Five Clark County high school students have been chosen to attend a STEM-based camp at one of the nation’s top engineering universities this summer on an all-expense paid scholarship.
Lindsay McCready and Sophia Yu from Springfield High School and Emily Belovich, Matthew Smith and Jacob Morman of Catholic Central High School will travel to Johns Hopkins University, for the school’s Engineering Innovation camp at the end of June. Their scholarships will cover tuition, room and board, application fees and airfare to and from Baltimore, where the school is located.
Local benefactor Rosalyn Bullock provided the funding for the scholarships with the goal to provide a college-level experience to talented and enthusiastic students from Clark County. Bullock’s late husband, Willis, placed seventh in a statewide math competition as a high school student and although he did not continue his education into the college level, he remained an avid lover of mathematics, said Daniel Harkins, Bullock’s attorney who set up the scholarship program for his client.
“I’m really grateful for this opportunity and excited because I know I want to go to college for engineering and this will be the perfect opportunity to learn about the different types of engineering that are out there,” said Belovich, 16, a junior at Catholic Central.
Belovich heard about the scholarship opportunity through her advanced placement chemistry teacher. Nine students from Clark County enrolled and all were accepted into the program, but only five all-expense paid scholarships were available. The five scholarship winners were chosen by an independent panel at Johns Hopkins, based on their high school transcripts, teacher recommendation letters and applications.
The four students who were not offered the scholarship are still eligible to attend the program if they decide they would like to pay for it themselves, Harkins said.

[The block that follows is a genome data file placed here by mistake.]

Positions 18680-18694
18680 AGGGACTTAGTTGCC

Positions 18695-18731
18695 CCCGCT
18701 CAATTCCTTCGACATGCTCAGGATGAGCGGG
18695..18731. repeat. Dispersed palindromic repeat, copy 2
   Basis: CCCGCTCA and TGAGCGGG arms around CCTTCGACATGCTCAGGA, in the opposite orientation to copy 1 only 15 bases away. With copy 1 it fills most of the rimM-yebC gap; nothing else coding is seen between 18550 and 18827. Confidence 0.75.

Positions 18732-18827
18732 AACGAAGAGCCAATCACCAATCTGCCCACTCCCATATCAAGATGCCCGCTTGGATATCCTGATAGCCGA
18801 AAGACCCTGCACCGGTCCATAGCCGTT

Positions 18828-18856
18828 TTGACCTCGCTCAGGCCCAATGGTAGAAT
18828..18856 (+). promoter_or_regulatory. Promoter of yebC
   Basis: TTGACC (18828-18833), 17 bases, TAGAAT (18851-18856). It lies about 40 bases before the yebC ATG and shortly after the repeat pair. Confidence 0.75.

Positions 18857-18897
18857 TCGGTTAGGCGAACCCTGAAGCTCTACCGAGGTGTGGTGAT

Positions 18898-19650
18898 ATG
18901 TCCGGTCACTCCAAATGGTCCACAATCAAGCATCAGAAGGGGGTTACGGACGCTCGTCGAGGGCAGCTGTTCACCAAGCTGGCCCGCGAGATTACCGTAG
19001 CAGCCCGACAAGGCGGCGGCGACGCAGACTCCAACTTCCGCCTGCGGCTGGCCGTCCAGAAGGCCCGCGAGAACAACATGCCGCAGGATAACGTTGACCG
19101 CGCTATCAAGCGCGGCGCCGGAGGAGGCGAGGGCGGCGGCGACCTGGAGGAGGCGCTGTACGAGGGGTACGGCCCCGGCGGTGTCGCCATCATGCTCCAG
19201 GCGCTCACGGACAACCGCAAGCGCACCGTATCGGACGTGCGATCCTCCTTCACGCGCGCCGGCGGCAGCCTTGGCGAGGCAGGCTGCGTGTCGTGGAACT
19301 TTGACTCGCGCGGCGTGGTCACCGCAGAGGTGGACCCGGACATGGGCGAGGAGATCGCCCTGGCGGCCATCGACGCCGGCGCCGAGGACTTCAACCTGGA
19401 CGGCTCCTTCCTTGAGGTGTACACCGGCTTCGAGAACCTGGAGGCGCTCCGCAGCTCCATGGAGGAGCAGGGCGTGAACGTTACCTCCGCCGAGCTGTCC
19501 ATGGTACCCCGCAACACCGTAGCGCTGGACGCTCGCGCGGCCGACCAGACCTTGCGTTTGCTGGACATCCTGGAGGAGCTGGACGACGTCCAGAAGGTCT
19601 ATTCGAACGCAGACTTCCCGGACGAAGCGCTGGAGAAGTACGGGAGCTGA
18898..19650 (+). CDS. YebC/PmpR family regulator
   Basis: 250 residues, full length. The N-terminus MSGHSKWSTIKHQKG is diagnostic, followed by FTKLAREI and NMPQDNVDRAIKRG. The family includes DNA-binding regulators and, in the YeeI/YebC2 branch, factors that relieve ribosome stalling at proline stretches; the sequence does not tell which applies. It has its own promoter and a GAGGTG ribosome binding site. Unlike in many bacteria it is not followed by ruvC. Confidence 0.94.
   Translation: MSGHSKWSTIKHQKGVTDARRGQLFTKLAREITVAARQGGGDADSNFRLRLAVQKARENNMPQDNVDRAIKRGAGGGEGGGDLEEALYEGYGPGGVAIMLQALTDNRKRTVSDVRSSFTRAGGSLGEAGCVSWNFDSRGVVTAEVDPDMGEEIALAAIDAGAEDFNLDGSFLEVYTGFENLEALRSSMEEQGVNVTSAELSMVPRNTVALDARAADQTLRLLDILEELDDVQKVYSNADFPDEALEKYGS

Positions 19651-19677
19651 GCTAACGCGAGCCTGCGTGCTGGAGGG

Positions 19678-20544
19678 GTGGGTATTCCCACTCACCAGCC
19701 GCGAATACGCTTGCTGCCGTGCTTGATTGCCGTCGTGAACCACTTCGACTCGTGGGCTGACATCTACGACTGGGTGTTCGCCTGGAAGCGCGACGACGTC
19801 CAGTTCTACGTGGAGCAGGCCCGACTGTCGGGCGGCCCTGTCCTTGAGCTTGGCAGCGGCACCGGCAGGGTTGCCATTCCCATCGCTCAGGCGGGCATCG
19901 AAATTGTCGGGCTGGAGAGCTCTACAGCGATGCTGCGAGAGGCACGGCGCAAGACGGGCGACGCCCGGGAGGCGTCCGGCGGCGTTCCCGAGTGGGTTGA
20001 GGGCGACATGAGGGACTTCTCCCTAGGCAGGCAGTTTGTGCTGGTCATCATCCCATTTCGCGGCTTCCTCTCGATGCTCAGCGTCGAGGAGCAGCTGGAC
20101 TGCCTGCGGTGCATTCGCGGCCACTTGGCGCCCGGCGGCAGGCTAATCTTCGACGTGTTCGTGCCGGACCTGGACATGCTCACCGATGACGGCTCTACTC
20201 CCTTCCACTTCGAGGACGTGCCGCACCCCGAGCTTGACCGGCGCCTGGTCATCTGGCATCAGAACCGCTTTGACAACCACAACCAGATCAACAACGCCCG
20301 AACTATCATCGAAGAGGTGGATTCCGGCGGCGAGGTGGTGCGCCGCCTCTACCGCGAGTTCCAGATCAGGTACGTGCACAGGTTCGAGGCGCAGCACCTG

The the four-week course will include hands-on lab activities in the fields of chemical, electrical, mechanical and civil engineering, materials science and robotics. Students will complete group projects and presentations, give lab reports and take weekly quizzes and a final exam. Students can earn three college credits from Johns Hopkins upon successful completion of the course and a final grade of an A or B.
Belovich has attended engineering camps at the College of Wooster in Wooster, Ohio, and at Wright State University, and looks forward to the camp at Johns Hopkins because its engineering school is one of the best in the country, she said.
The students will also get the chance to experience life on a college campus and take excursions throughout the month. They will be housed in a Johns Hopkins residence hall with other high school students.
“This gives gifted students in Clark County an opportunity and I’m convinced they are capable of participating in a successful way,” Harkins said.
This is the first year Bullock has funded the scholarships. If the camp is successful, she will look into possibly bringing the Johns Hopkins program to Clark State or Wittenberg next summer. If the engineering camp is held at a local college, 24 students would be able to attend, Harkins said.